Movie Mountain (Méliès) explores the residue of cinema and social terrain around the site of a mountain in the Chihuahua Desert in West Texas named Movie Mountain. According to local residents, this mountain near the border town of Sierra Blanca is named Movie Mountain because a silent film was shot there in the early 1900s. Searching for the origin of the mountain’s name, Hubbard/Birchler embarked on a journey traversing the landscape of early silent-era film production.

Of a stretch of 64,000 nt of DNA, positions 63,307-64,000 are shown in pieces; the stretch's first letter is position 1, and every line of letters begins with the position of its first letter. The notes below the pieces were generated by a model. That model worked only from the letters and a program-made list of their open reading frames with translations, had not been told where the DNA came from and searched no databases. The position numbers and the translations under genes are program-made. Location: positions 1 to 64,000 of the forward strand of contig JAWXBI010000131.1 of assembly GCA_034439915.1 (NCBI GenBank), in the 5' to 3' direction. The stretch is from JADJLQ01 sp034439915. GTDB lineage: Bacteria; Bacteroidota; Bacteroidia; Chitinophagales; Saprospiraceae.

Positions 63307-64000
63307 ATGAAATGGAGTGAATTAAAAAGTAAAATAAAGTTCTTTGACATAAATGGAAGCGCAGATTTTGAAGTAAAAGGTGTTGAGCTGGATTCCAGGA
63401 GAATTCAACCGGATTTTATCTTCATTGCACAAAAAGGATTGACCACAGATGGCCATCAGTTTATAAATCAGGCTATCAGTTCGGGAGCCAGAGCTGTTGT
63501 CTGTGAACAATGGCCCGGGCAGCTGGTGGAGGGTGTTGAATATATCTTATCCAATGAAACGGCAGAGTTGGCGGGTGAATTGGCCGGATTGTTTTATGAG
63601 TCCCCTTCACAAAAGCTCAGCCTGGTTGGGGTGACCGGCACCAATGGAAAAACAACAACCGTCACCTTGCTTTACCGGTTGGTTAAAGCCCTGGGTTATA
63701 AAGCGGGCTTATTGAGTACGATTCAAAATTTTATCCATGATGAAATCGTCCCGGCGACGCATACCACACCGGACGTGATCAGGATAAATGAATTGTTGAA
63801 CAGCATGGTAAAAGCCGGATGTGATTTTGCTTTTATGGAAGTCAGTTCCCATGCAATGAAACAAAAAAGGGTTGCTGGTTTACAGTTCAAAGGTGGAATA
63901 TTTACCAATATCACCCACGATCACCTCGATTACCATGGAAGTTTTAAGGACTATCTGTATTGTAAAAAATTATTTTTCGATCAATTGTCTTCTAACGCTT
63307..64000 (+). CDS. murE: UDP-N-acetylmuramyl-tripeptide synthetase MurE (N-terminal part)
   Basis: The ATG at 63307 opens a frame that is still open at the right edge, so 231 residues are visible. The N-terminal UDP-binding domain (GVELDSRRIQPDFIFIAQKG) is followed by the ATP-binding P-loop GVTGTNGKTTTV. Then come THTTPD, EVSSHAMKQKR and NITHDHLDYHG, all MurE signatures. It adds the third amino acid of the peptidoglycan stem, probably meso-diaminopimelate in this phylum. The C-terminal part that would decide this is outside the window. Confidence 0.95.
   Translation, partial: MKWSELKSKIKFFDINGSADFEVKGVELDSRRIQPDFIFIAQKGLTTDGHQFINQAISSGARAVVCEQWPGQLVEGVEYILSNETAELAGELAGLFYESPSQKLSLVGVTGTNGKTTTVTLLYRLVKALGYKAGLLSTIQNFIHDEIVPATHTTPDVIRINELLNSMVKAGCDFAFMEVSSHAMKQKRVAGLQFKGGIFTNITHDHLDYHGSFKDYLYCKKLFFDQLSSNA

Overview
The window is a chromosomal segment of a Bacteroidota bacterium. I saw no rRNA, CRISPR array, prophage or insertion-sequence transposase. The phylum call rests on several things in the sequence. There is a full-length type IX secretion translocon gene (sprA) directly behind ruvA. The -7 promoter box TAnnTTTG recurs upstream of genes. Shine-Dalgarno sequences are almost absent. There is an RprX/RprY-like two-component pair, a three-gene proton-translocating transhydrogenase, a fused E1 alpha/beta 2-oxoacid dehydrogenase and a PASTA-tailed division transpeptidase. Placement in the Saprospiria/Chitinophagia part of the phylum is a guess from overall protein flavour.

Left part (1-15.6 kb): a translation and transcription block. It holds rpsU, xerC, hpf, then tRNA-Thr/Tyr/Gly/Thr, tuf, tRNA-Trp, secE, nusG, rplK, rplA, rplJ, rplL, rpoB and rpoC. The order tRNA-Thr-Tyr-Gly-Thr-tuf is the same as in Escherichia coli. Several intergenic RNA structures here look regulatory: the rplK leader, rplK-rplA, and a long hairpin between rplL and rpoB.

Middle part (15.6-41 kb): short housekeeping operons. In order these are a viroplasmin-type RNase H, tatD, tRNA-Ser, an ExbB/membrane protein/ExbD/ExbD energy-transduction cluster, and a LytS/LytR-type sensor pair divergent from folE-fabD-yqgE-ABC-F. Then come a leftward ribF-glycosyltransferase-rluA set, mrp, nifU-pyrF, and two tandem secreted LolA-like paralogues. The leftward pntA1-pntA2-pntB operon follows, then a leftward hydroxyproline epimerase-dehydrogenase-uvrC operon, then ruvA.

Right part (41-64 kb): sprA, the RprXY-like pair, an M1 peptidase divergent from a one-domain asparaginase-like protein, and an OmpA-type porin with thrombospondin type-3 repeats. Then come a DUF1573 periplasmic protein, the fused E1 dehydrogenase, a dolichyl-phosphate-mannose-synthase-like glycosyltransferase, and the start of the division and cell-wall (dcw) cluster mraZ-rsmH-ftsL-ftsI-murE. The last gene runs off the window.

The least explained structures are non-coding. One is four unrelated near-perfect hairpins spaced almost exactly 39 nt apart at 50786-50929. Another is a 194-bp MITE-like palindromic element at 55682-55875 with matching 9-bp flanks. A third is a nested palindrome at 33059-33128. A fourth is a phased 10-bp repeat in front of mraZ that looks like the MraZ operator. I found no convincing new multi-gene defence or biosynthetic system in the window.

Through their investigations, Hubbard/Birchler uncovered a peculiar possible relationship between Movie Mountain and Gaston Méliès, the lesser known brother and business partner of the famous filmmaker George Méliès. In April 1911, Gaston Méliès relocated his struggling movie company from San Antonio, Texas to California. He departed with his film crew and actors aboard the Sunset Express Train, taking a route that stopped in Sierra Blanca, which at that time was the railroad’s pivotal gateway junction to the West Coast. The artists’ research suggests that during this voyage, Méliès and his company interrupted their travel and got off the train to film a movie.